Experimental models of traumatic brain injury: Do we really need to build a better mousetrap?

Traumatic Brain Injury Laboratory, Department of Neurosurgery, University of Pennsylvania, 3320 Smith Walk, 105C Hayden Hall, Philadelphia, PA 19104, USA.
Neuroscience (Impact Factor: 3.36). 02/2005; 136(4):971-89. DOI: 10.1016/j.neuroscience.2005.08.030
Source: PubMed


Approximately 4000 human beings experience a traumatic brain injury each day in the United States ranging in severity from mild to fatal. Improvements in initial management, surgical treatment, and neurointensive care have resulted in a better prognosis for traumatic brain injury patients but, to date, there is no available pharmaceutical treatment with proven efficacy, and prevention is the major protective strategy. Many patients are left with disabling changes in cognition, motor function, and personality. Over the past two decades, a number of experimental laboratories have attempted to develop novel and innovative ways to replicate, in animal models, the different aspects of this heterogenous clinical paradigm to better understand and treat patients after traumatic brain injury. Although several clinically-relevant but different experimental models have been developed to reproduce specific characteristics of human traumatic brain injury, its heterogeneity does not allow one single model to reproduce the entire spectrum of events that may occur. The use of these models has resulted in an increased understanding of the pathophysiology of traumatic brain injury, including changes in molecular and cellular pathways and neurobehavioral outcomes. This review provides an up-to-date and critical analysis of the existing models of traumatic brain injury with a view toward guiding and improving future research endeavors.

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    • ") which could be the reason for increased calcium concentration in the cEND cells incubated in medium of injured C6 cells compared to cEND cells alone . Traumatic brain injury ( TBI ) involves a cascade of morphological and physiological events . Most in vivo models of TBI meet the criteria of reproducing such occurrences ( Morales et al . , 2005 ; Albert - Weissenberger and Sirén , 2010"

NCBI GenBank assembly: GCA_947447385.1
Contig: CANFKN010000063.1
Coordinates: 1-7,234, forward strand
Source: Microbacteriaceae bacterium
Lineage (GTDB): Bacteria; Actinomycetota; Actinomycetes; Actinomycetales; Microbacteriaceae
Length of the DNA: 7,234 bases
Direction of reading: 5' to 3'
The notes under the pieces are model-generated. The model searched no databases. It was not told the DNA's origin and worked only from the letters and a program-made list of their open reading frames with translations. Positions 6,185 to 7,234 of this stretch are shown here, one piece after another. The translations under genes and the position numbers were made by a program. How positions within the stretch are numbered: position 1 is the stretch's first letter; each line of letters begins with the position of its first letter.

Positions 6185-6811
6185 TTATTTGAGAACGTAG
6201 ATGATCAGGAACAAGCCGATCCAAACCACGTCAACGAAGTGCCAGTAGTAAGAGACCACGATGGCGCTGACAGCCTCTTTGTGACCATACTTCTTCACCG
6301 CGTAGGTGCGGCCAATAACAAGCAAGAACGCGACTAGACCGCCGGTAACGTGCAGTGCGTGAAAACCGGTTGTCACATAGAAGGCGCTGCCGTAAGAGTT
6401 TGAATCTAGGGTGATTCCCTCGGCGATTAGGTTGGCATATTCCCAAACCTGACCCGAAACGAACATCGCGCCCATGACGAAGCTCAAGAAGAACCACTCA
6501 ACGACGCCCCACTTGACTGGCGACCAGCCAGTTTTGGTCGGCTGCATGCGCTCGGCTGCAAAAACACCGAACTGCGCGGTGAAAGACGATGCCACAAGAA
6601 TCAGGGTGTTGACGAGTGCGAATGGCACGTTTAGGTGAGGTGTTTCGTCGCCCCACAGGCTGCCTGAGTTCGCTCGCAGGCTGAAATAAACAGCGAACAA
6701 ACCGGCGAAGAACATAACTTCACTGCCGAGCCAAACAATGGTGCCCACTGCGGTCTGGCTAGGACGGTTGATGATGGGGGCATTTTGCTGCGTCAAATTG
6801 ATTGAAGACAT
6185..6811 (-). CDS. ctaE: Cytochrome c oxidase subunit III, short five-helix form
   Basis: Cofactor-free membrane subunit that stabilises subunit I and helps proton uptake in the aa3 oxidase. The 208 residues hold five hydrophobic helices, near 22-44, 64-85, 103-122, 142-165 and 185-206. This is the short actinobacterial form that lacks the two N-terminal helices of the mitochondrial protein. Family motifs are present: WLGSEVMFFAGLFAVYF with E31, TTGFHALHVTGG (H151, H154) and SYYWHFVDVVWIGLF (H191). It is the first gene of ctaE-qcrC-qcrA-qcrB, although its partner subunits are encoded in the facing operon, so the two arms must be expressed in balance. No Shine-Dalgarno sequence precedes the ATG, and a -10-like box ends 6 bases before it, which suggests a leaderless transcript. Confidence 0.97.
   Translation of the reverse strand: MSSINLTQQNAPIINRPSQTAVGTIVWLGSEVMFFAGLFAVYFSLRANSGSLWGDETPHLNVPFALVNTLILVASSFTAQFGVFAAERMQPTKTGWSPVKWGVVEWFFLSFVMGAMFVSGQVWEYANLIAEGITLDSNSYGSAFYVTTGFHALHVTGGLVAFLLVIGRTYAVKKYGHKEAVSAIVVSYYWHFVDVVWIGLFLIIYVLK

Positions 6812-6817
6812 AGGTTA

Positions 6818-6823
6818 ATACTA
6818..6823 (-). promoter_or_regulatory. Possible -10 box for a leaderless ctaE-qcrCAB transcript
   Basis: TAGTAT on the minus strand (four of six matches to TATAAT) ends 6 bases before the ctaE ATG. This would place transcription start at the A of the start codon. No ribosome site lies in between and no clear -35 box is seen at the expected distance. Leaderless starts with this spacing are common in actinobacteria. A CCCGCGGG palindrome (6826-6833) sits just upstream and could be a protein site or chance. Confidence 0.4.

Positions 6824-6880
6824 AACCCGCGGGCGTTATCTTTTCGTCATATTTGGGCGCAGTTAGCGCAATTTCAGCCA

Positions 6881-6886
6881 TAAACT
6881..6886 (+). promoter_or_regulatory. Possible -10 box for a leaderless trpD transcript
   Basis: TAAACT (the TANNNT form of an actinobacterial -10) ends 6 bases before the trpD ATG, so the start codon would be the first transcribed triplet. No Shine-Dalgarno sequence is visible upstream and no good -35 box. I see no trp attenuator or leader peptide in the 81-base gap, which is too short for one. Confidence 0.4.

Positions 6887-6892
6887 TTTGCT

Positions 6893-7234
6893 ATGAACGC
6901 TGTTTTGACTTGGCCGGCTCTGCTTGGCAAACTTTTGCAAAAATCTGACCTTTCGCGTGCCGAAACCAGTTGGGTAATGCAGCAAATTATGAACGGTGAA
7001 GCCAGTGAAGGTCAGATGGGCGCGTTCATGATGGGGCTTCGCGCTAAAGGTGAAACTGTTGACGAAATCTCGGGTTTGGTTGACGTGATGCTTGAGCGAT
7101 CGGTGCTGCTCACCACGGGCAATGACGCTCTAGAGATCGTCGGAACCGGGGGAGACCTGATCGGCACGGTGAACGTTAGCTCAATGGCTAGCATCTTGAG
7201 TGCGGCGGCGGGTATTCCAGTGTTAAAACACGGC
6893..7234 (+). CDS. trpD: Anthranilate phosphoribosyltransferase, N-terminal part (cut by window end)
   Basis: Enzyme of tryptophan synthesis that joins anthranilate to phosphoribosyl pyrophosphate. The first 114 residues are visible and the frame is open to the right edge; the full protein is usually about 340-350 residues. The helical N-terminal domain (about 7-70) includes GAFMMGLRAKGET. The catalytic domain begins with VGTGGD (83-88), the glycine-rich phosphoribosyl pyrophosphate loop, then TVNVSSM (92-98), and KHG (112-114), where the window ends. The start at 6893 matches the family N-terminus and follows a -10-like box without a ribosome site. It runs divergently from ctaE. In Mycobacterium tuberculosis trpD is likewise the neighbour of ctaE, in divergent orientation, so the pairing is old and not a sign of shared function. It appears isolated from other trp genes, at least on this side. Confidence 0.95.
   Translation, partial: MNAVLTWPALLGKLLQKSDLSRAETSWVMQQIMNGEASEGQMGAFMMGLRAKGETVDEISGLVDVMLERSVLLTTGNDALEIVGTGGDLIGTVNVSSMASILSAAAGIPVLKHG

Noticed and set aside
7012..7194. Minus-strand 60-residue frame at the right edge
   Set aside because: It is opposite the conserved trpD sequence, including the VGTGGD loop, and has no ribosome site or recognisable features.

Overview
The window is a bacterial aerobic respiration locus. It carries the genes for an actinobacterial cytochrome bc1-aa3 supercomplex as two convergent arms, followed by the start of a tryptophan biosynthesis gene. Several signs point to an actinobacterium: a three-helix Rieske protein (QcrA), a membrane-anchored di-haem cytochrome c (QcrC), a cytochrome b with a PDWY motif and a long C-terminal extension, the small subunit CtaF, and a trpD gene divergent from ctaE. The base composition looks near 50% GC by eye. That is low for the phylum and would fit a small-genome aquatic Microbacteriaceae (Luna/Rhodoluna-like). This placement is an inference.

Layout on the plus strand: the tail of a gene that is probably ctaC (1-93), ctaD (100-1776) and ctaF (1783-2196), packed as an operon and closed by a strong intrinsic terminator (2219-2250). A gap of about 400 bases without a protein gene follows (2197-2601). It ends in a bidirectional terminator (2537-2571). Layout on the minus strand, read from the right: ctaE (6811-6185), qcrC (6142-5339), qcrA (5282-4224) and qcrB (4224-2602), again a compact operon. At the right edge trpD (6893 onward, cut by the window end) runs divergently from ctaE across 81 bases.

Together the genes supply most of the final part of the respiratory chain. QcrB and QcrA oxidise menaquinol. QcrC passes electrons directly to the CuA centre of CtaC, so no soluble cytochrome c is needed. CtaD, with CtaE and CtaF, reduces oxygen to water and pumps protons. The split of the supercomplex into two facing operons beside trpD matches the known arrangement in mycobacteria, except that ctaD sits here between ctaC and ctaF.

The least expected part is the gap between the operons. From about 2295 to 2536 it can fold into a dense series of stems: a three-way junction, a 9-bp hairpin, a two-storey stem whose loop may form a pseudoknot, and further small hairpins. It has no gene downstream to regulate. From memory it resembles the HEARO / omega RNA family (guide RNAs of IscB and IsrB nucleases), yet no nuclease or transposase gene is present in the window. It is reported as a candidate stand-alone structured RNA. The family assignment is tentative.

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    ABSTRACT: The blood-brain barrier (BBB), made up of endothelial cells of capillaries in the brain, maintains the microenvironment of the central nervous system. During ischemia and traumatic brain injury (TBI), cellular disruption leading to mechanical insult results to the BBB being compromised. Oxygen glucose deprivation (OGD) is the most commonly used in vitro model for ischemia. On the other hand, stretch injury is currently being used to model TBI in vitro. In this paper, the two methods are used alone or in combination, to assess their effects on cerebrovascular endothelial cells cEND in the presence or absence of astrocytic factors. Applying severe stretch and/or OGD to cEND cells in our experiments resulted to cell swelling and distortion. Damage to the cells induced release of lactate dehydrogenase enzyme (LDH) and nitric oxide (NO) into the cell culture medium. In addition, mRNA expression of inflammatory markers interleukin (I L)-6, IL-1α, chemokine (C-C motif) ligand 2 (CCL2) and tumor necrosis factor (TNF)-α also increased. These events could lead to the opening of calcium ion channels resulting to excitotoxicity. This could be demonstrated by increased calcium level in OGD-subjected cEND cells incubated with astrocyte-conditioned medium. Furthermore, reduction of cell membrane integrity decreased tight junction proteins claudin-5 and occludin expression. In addition, permeability of the endothelial cell monolayer increased. Also, since cell damage requires an increased uptake of glucose, expression of glucose transporter glut1 was found to increase at the mRNA level after OGD. Overall, the effects of OGD on cEND cells appear to be more prominent than that of stretch with regards to TJ proteins, NO, glut1 expression, and calcium level. Astrocytes potentiate these effects on calcium level in cEND cells. Combining both methods to model TBI in vitro shows a promising improvement to currently available models.
    Frontiers in Cellular Neuroscience 09/2015; 9:323. DOI:10.3389/fncel.2015.00323 · 4.29 Impact Factor
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    • "For instance, mFPI is administered by a fluid-filled pulse directly to the brain at the midline causing equally distributed undulation of the brain and leaves the dura intact. This causes mild neuronal pathology including diffuse axonal injury (Lifshitz et al., 2007a) and transient neurological deficits (Morales et al., 2005) that recapitulate complications after mild to moderate concussive head injuries in humans (Lifshitz, 2009). A moderate mFPI in rodents caused activated microglia and an altered phenotype of microglia that persisted up to 1 month after injury. "